UNICEF

UNICEF responded to the crisis in Yemen by providing physical, mental and medical health care services to children and families. In 2019, UNICEF reached more than 390,000 children and parents/guardians with psychosocial support. UNICEF also gave measles inoculations to more than 556,000 children and reached 2.3 million children under 5 with primary healthcare services.

Women, Peace and Security (WPS)

The Women, Peace and Security (WPS) Agenda aims to strengthen women’s participation, reallocate power and protect women’s rights in various countries. Women’s organizations, civil society, government agencies and U.N. entities collaborated to develop a National Action Plan (NAP) for Yemen in 2019 that aligns with the WPS Agenda to protect women and increase women’s involvement in political, economic and social expansion. The NAP should meet its goals between 2020-2022. The main objectives are:

  • Increase women’s engagement in decision-making roles.
  • Prevent violence against women and increase women’s protection from violence.
  • Provide support to girls and women affected by violations and abuse.
  • Make efforts for women’s empowerment and education.
  • Include women in humanitarian aid and relief programs.

The above organizations and strategies work to ensure the health, protection and well-being of millions of women and children in Yemen. This support can safeguard the world’s most vulnerable groups during times of crisis and conflict.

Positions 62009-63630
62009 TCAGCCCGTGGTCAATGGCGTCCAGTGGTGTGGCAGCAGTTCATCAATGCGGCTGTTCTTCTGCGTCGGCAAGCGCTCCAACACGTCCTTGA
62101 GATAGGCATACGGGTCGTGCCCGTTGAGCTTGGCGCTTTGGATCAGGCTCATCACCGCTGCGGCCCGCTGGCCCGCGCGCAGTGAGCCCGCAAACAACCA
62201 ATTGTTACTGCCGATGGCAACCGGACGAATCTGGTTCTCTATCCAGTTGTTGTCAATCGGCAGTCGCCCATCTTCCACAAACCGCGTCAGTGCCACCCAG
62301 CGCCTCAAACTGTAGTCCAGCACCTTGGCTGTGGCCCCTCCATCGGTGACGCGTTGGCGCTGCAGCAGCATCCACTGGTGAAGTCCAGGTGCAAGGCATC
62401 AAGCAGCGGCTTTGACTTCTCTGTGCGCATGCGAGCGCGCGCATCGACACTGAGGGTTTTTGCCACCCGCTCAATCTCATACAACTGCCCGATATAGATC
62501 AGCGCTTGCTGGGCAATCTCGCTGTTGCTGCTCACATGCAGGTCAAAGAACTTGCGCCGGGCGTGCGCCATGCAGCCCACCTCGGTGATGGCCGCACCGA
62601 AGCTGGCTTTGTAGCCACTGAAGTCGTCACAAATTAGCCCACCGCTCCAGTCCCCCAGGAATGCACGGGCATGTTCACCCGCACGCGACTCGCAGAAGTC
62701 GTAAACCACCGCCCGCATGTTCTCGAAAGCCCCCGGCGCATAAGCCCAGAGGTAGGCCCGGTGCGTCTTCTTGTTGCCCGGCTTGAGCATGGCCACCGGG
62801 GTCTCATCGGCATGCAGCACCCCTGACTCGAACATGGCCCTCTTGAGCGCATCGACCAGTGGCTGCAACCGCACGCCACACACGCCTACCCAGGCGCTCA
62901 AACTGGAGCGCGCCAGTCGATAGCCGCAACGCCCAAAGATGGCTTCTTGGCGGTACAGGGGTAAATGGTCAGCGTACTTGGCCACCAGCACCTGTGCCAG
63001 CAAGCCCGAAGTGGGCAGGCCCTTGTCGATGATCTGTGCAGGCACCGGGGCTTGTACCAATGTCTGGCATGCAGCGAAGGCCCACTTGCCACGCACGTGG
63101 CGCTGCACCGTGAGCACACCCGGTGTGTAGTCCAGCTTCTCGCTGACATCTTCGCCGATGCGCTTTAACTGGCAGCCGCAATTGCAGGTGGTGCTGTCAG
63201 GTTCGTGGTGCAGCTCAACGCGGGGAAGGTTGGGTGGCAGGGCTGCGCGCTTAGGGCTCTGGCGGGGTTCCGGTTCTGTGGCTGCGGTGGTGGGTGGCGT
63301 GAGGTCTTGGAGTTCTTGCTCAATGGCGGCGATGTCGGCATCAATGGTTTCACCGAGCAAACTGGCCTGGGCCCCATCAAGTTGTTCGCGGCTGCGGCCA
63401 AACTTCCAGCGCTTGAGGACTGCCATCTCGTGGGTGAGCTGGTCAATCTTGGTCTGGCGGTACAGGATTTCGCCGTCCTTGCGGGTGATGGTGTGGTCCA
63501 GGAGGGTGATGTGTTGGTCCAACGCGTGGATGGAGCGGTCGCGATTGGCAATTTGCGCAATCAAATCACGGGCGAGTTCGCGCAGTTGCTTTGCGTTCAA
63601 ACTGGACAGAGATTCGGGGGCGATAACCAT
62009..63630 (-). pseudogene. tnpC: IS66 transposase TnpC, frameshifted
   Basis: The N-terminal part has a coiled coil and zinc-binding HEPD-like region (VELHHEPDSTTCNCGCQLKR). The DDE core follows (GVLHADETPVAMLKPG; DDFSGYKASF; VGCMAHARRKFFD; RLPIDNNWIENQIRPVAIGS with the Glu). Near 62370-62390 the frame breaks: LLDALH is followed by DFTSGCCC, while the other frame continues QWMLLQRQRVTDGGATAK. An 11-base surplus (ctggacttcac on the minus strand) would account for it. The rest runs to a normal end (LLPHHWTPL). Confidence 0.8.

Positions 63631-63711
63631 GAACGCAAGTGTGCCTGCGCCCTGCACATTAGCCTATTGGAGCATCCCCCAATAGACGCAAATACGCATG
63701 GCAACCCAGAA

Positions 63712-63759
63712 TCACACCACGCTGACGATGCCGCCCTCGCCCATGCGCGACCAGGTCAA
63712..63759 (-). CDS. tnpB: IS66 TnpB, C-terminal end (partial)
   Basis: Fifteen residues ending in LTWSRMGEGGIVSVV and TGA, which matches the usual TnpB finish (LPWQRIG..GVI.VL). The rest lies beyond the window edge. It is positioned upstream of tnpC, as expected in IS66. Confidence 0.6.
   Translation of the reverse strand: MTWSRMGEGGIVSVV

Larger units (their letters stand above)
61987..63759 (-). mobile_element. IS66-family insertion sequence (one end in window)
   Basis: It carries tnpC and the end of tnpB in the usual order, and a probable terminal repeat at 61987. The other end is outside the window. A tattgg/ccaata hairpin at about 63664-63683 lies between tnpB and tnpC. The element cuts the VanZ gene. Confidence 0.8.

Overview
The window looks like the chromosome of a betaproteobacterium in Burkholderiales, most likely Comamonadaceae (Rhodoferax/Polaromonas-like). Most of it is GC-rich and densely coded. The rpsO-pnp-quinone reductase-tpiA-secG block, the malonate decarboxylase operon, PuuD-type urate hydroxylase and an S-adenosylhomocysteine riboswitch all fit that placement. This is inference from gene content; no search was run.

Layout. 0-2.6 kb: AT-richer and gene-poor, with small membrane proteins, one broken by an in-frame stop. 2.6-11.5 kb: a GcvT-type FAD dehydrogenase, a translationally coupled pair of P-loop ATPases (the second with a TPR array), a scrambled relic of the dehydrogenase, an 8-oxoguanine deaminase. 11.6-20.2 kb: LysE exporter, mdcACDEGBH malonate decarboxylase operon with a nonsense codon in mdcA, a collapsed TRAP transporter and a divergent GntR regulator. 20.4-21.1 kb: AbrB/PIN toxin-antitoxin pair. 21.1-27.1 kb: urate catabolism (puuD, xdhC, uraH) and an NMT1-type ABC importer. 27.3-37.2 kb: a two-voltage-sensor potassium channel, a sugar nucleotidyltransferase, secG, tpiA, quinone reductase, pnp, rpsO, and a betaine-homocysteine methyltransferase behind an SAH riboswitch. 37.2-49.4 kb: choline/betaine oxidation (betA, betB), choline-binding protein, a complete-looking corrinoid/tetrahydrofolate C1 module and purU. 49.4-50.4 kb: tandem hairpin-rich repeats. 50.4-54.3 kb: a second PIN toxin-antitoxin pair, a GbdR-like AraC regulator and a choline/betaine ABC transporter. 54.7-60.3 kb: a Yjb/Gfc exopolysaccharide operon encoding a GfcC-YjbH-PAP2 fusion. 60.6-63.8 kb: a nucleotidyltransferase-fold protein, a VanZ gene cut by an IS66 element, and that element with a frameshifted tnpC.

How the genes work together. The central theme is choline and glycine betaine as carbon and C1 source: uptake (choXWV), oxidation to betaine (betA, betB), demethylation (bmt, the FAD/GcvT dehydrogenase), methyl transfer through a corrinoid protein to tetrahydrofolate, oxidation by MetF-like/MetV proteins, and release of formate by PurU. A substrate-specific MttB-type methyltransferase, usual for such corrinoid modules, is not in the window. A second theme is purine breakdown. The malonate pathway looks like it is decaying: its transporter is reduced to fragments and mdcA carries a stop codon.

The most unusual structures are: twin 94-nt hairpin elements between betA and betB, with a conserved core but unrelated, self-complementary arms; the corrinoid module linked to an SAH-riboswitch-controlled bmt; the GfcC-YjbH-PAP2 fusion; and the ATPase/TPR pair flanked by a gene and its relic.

Violet Chazkel
Photo: Flickr

involvement in the war in YemenPresident Biden announced his plan to end all U.S. involvement in the war in Yemen in February 2021. The President stated the U.S. will take on a mediator role with a focus on ending the war instead. This reversal is one of many steps Biden feels will serve as a course correction for U.S. foreign policy. The Trump administration and many others prior have often taken the side of foreign authoritarian leaders all for the sake of stability. This has only aggravated the humanitarian crises in conflict-riddled countries like Yemen. The U.S. is working to remedy its contribution to the dire state of war-torn Yemen.

Effects of the War in Yemen

The military conflict created mass instability throughout the country of Yemen. As a result, Yemen experienced extreme poverty, starvation, violence and the displacement of millions of people. Thus, the situation in Yemen has been labeled as the world’s largest humanitarian crisis. More than 24 million people are in need of humanitarian assistance. This includes more than 12 million vulnerable children.